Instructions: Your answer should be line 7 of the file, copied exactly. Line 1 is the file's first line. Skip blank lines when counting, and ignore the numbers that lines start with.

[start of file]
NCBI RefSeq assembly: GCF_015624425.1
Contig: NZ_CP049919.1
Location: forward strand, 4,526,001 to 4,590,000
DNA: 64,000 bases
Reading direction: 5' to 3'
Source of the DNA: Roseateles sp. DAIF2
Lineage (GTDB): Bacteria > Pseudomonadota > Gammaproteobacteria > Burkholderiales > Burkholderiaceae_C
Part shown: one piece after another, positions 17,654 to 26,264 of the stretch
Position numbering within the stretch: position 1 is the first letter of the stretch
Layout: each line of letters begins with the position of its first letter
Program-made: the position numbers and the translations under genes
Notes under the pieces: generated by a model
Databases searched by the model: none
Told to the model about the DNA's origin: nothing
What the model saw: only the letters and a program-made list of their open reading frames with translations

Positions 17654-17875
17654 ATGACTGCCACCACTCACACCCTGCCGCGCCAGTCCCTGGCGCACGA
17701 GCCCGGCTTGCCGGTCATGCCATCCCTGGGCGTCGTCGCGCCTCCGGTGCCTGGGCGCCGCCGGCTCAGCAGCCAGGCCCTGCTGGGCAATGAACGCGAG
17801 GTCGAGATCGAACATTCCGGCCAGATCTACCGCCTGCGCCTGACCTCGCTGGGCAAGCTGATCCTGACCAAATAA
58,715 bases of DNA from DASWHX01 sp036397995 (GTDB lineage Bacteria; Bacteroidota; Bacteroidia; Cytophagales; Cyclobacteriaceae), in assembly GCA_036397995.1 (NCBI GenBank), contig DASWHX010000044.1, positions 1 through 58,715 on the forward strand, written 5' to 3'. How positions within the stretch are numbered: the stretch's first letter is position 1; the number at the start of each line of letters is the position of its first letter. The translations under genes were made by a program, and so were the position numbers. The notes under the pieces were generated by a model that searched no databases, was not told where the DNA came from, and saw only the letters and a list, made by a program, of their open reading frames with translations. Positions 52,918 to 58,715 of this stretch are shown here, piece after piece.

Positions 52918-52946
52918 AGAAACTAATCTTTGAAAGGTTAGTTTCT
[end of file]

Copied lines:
Lineage (GTDB): Bacteria > Pseudomonadota > Gammaproteobacteria > Burkholderiales > Burkholderiaceae_C